More product recalls were issued recently by Michigan’s Department of Licensing and Regulatory Affairs (LARA). “Public Health and Safety Advisories” were published by LARA on February 1st and February 4th, alerting patients and other stakeholders that various batches of flower and other products sold from November 2018 into this year failed laboratory screenings for various quality control and safety categories, including chemical residue, moisture content, microbial contamination, and heavy metals.
Prior to the two product recalls issued this month, four were published in January. Notably, Michigan regulators allowed untested product to be sold by licensed dispensaries – as well as a few dozen outlets that have applied for, but not yet received a license – through the end of the current quarter. LARA and state medical cannabis officials also allowed dispensaries to buy product from caregivers while licensed cultivators and processors work to get up and running.
A report from MLive regarding the February 1st recall states that the five health advisories issued to that point all were in regard to caregiver-produced product. The repeated recalls may give pause to dispensary owners who are considering buying from caregivers.
If such behavior manifests in Michigan, it could have various impacts on wholesale prices. On the one hand, if buyers are wary of and unwilling to purchase the caregiver product on offer, then available supply might increase. However, dispensaries may also be willing to pay more for voluntarily tested product that they can be assured will not be recalled, which would apply upward pressure on wholesale rates.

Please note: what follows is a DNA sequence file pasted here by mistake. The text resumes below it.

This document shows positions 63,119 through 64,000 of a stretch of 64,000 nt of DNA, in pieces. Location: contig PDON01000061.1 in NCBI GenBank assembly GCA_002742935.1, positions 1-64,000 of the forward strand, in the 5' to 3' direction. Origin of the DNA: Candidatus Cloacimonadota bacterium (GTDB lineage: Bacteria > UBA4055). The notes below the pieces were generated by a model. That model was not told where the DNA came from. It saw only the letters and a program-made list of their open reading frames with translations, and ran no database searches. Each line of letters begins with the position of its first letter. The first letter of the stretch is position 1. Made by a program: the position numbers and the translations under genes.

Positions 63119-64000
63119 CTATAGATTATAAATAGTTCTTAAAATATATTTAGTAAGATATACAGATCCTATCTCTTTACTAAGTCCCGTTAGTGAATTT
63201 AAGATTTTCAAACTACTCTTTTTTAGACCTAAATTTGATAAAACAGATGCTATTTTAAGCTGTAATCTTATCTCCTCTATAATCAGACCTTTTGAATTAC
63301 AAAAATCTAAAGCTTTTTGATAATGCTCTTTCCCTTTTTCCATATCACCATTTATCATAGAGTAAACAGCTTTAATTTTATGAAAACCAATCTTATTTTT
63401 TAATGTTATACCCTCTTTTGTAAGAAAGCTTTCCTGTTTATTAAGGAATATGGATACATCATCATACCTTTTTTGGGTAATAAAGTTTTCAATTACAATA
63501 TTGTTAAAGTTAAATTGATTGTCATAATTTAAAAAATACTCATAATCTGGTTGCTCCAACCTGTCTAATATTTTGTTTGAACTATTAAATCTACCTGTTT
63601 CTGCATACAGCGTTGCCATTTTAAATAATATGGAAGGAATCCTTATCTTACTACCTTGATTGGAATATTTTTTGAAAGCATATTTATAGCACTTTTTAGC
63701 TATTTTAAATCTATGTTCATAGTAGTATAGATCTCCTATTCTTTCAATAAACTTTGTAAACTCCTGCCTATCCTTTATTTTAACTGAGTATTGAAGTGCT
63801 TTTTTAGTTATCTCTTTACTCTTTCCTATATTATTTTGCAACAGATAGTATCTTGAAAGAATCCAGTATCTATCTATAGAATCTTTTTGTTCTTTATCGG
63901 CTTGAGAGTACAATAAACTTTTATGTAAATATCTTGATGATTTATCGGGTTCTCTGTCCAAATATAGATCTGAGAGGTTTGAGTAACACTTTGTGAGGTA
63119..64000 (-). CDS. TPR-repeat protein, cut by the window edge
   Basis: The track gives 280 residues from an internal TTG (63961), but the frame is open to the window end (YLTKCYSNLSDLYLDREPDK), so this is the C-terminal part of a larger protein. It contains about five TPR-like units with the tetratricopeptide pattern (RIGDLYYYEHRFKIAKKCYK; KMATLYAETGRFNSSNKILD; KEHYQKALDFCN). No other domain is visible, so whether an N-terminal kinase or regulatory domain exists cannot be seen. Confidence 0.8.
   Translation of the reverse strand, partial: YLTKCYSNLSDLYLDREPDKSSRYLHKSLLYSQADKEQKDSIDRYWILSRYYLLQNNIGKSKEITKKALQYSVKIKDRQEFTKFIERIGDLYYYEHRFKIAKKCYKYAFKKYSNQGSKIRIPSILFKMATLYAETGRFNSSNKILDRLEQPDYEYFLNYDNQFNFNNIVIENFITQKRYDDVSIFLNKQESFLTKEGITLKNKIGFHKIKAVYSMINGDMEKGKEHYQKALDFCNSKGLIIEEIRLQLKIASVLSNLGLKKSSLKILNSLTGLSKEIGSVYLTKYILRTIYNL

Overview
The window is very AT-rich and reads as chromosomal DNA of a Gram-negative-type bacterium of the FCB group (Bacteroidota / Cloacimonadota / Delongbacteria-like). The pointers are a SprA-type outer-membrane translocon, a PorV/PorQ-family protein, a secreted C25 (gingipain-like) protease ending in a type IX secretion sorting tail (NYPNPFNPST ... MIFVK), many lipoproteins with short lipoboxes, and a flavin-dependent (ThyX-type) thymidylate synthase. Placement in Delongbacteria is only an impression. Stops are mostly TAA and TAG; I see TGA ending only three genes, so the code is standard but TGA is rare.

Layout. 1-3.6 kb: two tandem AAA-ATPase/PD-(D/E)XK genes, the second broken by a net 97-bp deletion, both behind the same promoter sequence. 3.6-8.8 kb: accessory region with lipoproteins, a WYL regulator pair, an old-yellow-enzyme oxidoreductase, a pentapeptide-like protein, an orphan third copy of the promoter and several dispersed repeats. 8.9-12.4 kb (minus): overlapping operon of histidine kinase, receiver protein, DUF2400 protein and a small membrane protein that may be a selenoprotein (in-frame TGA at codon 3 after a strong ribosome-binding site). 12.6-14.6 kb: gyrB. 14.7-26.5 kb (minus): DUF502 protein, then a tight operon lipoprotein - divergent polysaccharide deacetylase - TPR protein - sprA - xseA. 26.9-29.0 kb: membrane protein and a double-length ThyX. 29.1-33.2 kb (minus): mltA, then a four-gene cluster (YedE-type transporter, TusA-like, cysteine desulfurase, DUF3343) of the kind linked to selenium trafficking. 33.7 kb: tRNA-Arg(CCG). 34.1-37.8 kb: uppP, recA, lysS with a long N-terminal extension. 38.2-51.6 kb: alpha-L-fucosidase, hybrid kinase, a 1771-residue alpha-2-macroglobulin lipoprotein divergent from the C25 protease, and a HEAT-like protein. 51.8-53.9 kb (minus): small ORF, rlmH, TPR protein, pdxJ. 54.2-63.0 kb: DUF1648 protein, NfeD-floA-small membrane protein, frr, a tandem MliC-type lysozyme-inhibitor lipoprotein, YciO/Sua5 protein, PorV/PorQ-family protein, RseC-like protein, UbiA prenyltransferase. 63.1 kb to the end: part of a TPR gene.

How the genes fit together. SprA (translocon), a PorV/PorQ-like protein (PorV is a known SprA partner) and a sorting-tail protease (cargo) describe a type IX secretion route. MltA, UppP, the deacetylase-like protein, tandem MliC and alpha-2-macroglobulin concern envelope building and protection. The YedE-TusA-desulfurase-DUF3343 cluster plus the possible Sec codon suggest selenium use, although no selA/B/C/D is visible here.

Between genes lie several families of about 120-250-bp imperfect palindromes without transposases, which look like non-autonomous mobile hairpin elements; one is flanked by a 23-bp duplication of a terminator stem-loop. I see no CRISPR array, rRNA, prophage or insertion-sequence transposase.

However, recent changes to testing policies may also result in fewer recalls going forward. This week, LARA issued a notice alerting licensees that multiple regulatory bulletins had been updated. Among the changes made by the Bureau of Marijuana Regulation (BMR), which is a division of LARA, was one stating that, “banned chemical residue active ingredient detection limits [were changed] to action limits.”
The bulletin goes on to state that any detection of chemical residue from pesticides previously triggered a failed test. Now, under the new policy, a batch of product may pass such screenings if detected residues are below a certain limit, which varies by chemical. The change brings Michigan’s rules in line with those of other states, BMR and LARA note. The new policy regarding chemical residue testing may lessen the number of recalls, in addition to making buyers more willing to take in inventory.